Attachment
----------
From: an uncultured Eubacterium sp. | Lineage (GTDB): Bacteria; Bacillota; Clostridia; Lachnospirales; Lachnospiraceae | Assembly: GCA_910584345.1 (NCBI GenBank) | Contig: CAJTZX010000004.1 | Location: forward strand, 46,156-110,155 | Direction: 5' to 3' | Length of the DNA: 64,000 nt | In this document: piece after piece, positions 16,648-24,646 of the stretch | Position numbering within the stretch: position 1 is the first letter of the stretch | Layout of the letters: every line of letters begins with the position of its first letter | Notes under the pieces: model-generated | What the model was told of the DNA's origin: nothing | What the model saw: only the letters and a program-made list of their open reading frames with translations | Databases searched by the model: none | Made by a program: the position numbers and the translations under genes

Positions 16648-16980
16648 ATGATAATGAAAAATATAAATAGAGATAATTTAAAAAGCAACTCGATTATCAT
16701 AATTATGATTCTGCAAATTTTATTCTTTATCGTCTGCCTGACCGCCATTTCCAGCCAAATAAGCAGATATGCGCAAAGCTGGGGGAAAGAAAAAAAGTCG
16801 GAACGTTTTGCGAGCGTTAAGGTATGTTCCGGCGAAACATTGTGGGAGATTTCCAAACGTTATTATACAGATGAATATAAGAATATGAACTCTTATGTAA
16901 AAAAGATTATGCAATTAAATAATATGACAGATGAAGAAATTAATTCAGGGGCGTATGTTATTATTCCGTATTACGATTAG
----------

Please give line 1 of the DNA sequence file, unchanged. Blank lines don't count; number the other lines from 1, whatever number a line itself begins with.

From: an uncultured Eubacterium sp. | Lineage (GTDB): Bacteria; Bacillota; Clostridia; Lachnospirales; Lachnospiraceae | Assembly: GCA_910584345.1 (NCBI GenBank) | Contig: CAJTZX010000004.1 | Location: forward strand, 46,156-110,155 | Direction: 5' to 3' | Length of the DNA: 64,000 nt | In this document: piece after piece, positions 16,648-24,646 of the stretch | Position numbering within the stretch: position 1 is the first letter of the stretch | Layout of the letters: every line of letters begins with the position of its first letter | Notes under the pieces: model-generated | What the model was told of the DNA's origin: nothing | What the model saw: only the letters and a program-made list of their open reading frames with translations | Databases searched by the model: none | Made by a program: the position numbers and the translations under genes